“The Great Allegheny Passage has such a great impact financially on Connellsville, with people coming in. People are supporting our businesses. We’re the largest town on the GAP and the people come through don’t know what to expect. So we want to be the town that they stop in, they stay overnight in, they eat and hang out with us.”
“I was born in Trinidad, the southern-most island of the Caribbean. I migrated to New York as a teenager. I grew up in New York City, graduated from NYU and worked on Wall Street at Standard and Poors, and loved it.
“9/11 was a major reason I moved out of New York. I worked on the 37th floor of a building downtown. And I lived on the 30th floor of a building off Central Park. I was on 14th street when the second tower came down. And as it fell, I was also falling on my knees on the sidewalk. It just did something to me.
“I used to leave my bedroom window open, after all, I lived on the 30th floor. A couple weeks after 9/11, I came home and I found dust that blew up from downtown all over my bedroom furniture and on my bed. And I think that broke me. My brother and his family and my mother were already living in Connellsville at the time. So I thought the best place to be is with family.
“This city girl became a Connellsvillean, basically because of the love I felt from the people who live here. When you’re new to a community, you’re so ignorant of what’s going on. But you see things that you want to get involved in or do something to help, and you go about it.
“I started getting to know Dan Cocks, the Executive Director of the Fayette Cultural Trust and Michael Edwards, who is the President of the Fayette Cultural Trust. And the more I got to know them and the impact they had on the city of Connellsville, the more I wanted to be part of what they were doing because they were impacting the city.
“My objective is to help businesses identify their uniqueness, and then celebrate that uniqueness and do it differently. For instance, having a beautiful, welcoming storefront, it’s simple. It’s almost intuitive. There are some things we do specifically downtown to help businesses with that.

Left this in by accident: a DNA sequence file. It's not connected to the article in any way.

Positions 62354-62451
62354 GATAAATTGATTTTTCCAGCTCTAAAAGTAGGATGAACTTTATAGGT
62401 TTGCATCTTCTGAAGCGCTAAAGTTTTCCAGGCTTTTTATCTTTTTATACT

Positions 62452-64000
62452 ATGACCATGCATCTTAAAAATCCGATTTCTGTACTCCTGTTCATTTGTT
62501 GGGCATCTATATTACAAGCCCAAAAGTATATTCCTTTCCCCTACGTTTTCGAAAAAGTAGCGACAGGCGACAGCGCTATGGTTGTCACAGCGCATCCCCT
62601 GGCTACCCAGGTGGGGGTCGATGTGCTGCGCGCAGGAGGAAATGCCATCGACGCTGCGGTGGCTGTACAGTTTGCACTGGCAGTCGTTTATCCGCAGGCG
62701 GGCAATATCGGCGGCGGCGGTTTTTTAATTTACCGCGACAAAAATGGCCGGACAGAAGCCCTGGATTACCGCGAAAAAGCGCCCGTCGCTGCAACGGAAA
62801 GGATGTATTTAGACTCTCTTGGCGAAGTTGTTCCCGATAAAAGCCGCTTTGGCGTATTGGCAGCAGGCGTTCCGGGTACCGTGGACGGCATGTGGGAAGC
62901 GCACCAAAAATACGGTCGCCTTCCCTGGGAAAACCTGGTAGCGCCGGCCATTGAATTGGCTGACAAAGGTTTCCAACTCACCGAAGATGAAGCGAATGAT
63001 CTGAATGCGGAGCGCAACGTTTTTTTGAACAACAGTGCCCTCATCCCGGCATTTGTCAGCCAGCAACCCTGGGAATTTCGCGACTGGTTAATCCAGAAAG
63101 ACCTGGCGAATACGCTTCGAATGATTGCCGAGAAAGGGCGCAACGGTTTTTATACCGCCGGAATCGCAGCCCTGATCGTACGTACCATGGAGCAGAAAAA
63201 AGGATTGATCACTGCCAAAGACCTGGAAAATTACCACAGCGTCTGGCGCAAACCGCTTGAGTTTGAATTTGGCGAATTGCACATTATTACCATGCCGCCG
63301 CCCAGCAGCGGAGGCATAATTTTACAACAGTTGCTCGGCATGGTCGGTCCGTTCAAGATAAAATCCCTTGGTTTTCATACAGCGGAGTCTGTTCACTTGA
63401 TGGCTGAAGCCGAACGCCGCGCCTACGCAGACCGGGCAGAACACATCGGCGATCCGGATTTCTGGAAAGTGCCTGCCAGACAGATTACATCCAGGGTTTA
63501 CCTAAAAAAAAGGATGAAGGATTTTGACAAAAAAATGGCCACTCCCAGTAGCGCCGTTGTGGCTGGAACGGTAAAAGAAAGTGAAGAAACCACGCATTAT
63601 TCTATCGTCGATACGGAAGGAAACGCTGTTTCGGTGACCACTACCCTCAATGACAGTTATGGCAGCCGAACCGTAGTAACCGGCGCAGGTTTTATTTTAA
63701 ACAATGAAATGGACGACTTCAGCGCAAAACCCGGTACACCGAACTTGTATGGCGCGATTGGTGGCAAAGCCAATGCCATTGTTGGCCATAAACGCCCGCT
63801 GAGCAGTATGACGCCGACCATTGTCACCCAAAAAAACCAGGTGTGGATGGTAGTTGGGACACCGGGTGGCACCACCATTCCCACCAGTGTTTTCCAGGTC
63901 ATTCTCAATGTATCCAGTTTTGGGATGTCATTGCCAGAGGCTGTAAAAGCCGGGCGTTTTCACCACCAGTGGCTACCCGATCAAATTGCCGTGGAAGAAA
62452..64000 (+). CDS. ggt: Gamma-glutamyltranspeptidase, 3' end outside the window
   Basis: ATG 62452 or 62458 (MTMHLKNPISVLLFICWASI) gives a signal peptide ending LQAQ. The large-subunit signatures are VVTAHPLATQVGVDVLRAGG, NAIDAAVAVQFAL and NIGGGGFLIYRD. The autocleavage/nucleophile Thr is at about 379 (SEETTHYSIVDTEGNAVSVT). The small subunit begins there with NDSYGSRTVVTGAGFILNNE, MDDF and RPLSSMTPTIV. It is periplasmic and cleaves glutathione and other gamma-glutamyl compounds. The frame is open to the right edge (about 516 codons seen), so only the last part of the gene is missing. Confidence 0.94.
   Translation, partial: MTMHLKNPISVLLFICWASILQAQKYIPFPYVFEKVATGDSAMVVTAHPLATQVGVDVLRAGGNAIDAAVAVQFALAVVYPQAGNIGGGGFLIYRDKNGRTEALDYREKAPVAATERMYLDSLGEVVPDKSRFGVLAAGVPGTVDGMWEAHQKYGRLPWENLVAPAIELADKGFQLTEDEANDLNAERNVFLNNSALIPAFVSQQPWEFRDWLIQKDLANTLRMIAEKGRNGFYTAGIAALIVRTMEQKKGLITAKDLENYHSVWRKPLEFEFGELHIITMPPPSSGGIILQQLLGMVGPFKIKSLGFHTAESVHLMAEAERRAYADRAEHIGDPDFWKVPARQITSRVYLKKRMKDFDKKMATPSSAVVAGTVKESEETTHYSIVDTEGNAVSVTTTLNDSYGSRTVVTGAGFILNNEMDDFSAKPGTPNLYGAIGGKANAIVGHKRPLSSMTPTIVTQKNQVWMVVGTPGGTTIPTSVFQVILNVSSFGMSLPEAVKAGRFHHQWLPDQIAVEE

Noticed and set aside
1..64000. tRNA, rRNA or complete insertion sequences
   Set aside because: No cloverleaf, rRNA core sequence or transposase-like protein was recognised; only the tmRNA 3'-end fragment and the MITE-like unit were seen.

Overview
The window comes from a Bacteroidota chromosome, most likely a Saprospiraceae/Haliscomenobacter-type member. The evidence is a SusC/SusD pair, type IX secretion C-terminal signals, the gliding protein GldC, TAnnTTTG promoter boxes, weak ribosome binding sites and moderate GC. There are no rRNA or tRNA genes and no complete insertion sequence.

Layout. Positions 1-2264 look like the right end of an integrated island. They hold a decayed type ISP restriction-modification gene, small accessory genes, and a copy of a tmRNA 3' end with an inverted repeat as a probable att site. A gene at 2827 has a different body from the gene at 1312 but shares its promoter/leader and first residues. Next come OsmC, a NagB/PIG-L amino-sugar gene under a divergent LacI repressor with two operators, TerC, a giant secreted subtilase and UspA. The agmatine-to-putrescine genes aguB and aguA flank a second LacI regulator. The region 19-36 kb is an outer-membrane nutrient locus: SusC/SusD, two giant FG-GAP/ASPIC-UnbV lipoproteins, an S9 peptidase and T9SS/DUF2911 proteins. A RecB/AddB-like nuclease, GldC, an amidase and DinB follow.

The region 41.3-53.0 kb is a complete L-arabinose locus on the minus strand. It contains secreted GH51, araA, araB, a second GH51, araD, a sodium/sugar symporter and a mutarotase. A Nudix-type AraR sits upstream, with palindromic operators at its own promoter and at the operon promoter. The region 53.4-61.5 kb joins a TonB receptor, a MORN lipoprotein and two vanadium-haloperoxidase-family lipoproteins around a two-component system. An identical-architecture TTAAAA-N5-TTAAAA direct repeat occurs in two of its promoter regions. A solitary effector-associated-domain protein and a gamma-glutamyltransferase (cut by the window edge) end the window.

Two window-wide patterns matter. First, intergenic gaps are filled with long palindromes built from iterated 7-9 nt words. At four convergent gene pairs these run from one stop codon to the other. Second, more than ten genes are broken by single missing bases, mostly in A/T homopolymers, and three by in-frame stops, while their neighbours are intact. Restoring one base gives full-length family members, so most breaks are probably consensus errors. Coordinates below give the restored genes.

“The Great Allegheny Passage has such a great impact financially on Connellsville, with people coming in. People are supporting our businesses. We’re the largest town on the GAP and the people come through don’t know what to expect. So we want to be the town that they stop in, they stay overnight in, they eat and hang out with us for a moment.
“When I see the riders stopping and having lunch at Kickstand’s or Keedy’s or Ruvo’s or any of our downtown restaurants or visiting Spotto’s Hardware or Bikes Unlimited downtown to fix their bikes, it’s wonderful. We want them to be here. We think it’s a great place to be.
“Having lived in New York, the gifts I think I bring to Connellsville is the appreciation of diversity. That is so important with the diversity of the people coming through, we are looking at ways to be more relevant to the people who are riding through on the Great Allegheny Passage.
“I feel loved. I feel welcomed. I feel like part of the community. The people of Connellsville have embraced me. I’m saying to other people who may look like me, ‘this is a welcoming city. This is a welcoming community. You want to come and impact the city? Bring your gifts. Bring your talents and make a difference.’ There is room here in Connellsville, right on the Great Allegheny Passage for you.”
This content was created by Anita Harnish for the Great Allegheny Passage Conservancy and financed through grants from the Pennsylvania Department of Conservation and Natural Resources’ Bureau of Recreation and Conservation, through its Community Conservation Partnerships Program and Environmental Stewardship Fund, administered by Rivers of Steel Heritage Area and Pennsylvania Environmental Council’s Laurel Highlands Mini Grant Program; through funding via the Westmoreland, Fayette, and Somerset County Tourism Grant Programs; and with funds made available by the Great Allegheny Passage Conservancy.